SMT could also create a seed program tailored to its clients. As a proven, well-managed organization, SMT can obtain higher quality goods than any individual could in Sierra Leone, especially a poor farmer from a remote village. Theoretically, SMT improves the probability that the farmers yield a crop (and thus are able to repay their loans) by selling them the good seeds at the time of their loan disbursement. You are decreasing the risk of crop failure by providing the farmer with better inputs. They’re going to be able to produce more with good seeds! SMT would stand to gain a little from the sale of the seeds, too. If SMT can establish a partnership with a high quality seed provider from anywhere in the world that’s willing to export to Sierra Leone (*hint hint*), then I think we can get this program up-and-running.

SMT also has the ability to create a stable marketplace for the produce grown on their client’s farms. Today, the farmers face dramatic price fluctuations for the foods they harvest. We spoke to several clients who said one week the price they get for a bushel of rice from a buyer in Freetown is 30,000 Leones or $10 USD. Three weeks later the same buyer is buying the bushel of rice for 120,000 Leones or $40 USD. It’s impossible to time this market. The farmers simply hope for the best when they’re at the point when they must sell their goods or their families go hungry and their laborers go without pay. At the same time, holding on to the rice is contributing to the price fluctuations! By restricting the flow of supply to meet the demand, they are inflating or deflating the going-rate for the commodity. It’s a bad cycle.

SMT, or any other microfinance institution with clients in the agricultural sector, can step in as a business enterprise with strong distribution power and provide the farmers with a reliable, steady market for their produce. The client harvests their foods, they bring them to the SMT office, SMT sells them at a fair price from a central location, and SMT gives the money directly to the client. Retail sales would prove to be a lot more reliable and steady than the risks and fluctuations associated with selling their goods wholesale. SMT is considering this marketplace concept today for possible implementation in the future.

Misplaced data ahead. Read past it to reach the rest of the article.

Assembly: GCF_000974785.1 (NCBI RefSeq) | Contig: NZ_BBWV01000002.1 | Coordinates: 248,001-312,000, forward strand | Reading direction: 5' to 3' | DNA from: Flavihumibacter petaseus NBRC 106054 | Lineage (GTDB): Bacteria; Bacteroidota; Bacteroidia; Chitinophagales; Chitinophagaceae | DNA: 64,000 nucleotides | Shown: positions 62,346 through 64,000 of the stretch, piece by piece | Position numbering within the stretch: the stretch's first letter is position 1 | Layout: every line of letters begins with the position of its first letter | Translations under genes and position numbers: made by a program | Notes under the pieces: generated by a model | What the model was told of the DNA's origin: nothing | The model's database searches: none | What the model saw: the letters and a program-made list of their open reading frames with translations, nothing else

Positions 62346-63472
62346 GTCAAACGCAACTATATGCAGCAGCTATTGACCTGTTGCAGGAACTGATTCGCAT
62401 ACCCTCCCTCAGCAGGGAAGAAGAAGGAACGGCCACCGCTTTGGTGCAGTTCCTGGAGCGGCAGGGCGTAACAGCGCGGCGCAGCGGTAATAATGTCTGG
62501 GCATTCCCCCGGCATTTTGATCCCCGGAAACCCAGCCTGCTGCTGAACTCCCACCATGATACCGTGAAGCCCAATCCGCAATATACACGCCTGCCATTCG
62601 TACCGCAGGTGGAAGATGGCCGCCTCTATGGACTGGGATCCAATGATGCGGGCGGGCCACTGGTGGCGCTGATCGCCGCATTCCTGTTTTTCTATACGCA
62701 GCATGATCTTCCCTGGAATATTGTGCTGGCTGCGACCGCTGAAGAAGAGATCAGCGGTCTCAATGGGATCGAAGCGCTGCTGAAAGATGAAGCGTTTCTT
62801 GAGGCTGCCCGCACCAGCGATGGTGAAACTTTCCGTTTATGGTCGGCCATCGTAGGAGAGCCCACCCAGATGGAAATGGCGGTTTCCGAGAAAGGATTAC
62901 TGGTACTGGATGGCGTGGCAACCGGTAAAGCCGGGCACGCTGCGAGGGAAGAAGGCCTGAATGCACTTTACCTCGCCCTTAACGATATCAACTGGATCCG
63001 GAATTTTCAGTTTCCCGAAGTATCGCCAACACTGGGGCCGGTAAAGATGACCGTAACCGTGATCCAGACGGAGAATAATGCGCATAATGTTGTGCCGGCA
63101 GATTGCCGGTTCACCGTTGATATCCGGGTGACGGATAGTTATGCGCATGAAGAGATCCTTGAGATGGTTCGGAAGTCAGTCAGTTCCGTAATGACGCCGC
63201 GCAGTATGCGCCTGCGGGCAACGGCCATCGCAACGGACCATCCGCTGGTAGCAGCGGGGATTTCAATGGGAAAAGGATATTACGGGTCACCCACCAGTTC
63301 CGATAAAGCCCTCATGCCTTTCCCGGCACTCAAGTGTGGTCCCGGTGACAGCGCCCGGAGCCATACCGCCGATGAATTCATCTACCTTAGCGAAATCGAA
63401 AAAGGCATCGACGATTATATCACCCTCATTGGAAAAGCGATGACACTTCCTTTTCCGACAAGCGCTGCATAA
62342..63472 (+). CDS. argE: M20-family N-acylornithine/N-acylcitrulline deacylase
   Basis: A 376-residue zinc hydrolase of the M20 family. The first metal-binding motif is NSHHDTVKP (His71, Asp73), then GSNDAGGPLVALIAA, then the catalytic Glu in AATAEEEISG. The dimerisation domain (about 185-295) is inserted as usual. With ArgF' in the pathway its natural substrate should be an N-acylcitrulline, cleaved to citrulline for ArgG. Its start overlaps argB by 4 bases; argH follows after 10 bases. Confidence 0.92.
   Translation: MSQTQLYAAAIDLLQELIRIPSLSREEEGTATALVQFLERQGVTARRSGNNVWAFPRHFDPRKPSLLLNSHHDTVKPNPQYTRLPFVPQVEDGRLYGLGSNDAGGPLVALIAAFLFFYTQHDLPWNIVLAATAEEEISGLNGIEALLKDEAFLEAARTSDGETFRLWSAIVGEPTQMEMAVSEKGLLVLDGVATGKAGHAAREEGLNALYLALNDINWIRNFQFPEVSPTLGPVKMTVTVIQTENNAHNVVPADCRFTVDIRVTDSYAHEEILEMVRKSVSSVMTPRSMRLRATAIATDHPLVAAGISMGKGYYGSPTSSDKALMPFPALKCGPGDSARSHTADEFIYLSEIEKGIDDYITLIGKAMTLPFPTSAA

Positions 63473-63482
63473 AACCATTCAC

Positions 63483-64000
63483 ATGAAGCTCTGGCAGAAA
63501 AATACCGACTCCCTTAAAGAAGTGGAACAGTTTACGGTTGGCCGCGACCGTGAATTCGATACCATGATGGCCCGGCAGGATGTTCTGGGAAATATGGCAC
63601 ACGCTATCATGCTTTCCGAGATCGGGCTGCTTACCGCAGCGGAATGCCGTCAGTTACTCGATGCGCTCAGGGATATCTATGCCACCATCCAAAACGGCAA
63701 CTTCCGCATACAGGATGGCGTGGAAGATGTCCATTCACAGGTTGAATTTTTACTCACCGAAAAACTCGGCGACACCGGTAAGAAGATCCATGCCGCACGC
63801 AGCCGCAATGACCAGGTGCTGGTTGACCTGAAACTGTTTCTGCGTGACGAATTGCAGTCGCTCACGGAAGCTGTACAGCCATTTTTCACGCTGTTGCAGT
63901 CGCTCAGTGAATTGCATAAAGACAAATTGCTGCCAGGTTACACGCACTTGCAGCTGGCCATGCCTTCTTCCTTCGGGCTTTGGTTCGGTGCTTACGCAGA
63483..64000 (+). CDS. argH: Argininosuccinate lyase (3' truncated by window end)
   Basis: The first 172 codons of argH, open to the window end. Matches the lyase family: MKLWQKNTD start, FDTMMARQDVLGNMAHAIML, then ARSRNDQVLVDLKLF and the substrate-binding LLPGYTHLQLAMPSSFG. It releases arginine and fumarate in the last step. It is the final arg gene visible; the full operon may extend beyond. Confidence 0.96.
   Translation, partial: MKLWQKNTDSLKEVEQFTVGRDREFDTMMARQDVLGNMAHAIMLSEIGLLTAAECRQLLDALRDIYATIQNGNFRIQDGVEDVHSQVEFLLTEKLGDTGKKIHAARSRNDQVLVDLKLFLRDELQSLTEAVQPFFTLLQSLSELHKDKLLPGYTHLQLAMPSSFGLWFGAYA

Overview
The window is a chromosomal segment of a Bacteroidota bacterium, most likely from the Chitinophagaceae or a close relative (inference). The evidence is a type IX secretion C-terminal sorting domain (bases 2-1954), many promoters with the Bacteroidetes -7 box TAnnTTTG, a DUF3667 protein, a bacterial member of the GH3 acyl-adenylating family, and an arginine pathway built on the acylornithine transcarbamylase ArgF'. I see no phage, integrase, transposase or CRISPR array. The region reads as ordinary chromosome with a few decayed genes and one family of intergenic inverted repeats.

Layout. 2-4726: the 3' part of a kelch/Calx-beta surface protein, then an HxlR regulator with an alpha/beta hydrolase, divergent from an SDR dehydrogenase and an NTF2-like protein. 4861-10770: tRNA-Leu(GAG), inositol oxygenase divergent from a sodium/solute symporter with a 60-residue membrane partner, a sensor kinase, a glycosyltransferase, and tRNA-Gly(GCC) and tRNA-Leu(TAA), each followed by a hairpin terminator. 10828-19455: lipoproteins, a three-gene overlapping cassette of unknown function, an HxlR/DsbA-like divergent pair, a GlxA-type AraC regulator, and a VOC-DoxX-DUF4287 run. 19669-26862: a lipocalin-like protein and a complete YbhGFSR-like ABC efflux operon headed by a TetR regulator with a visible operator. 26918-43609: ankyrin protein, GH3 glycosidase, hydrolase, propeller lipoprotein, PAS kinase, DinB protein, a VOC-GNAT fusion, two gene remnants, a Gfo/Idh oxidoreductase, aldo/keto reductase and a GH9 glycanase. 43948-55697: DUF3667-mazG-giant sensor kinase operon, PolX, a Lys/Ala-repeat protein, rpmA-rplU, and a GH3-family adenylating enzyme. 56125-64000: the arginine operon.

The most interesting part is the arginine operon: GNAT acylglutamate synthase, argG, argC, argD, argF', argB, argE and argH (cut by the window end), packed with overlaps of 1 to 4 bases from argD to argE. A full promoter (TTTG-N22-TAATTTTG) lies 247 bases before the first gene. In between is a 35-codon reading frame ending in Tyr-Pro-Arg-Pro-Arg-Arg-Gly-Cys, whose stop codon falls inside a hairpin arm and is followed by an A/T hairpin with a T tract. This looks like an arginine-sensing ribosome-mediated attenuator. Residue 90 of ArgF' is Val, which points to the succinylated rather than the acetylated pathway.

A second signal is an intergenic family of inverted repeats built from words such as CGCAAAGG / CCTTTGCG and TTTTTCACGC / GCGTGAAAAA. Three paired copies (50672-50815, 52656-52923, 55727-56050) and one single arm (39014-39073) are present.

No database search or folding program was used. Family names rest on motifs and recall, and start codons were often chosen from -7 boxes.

Finally, related to the sudden and dramatic decrease in rainfall this past season. There is a new product opportunity that could serve as a partial solution to this problem. Rainfall insurance is a new idea being floated around in international development circles. Think of rainfall insurance as you would any other type of insurance product.

As an example, let’s say SMT is both the agricultural loan provider and the rainfall insurance agent. SMT can collect a small premium out of the agricultural client’s monthly loan repayment, maybe ½ of 1 percent during the dry season. If there is a drought the following rain season and crops fail because of the lack of water, SMT will pay out on the insurance policies to the farmers. The farmers will use the insurance proceeds to pay back their loans in-full, feed their families, pay their laborers and prepare themselves for the next harvest season. Rainfall insurance is protection against the uncontrollable elements handed to us by Mother Nature.

Farmers in third-world countries are the poorest of the poor. The fruits of their labor sustain life and yet they have nothing themselves to show for it. We cannot neglect the farmers. We need to be creative with the products and services offered to the farming poor in the developing countries. The products and services must be tailored to meet their needs. Microfinance institutions are in a unique position where they can offer many of the solutions to their problems. Their ability to offer these solutions underscores the importance of the financial sector in reducing extreme poverty.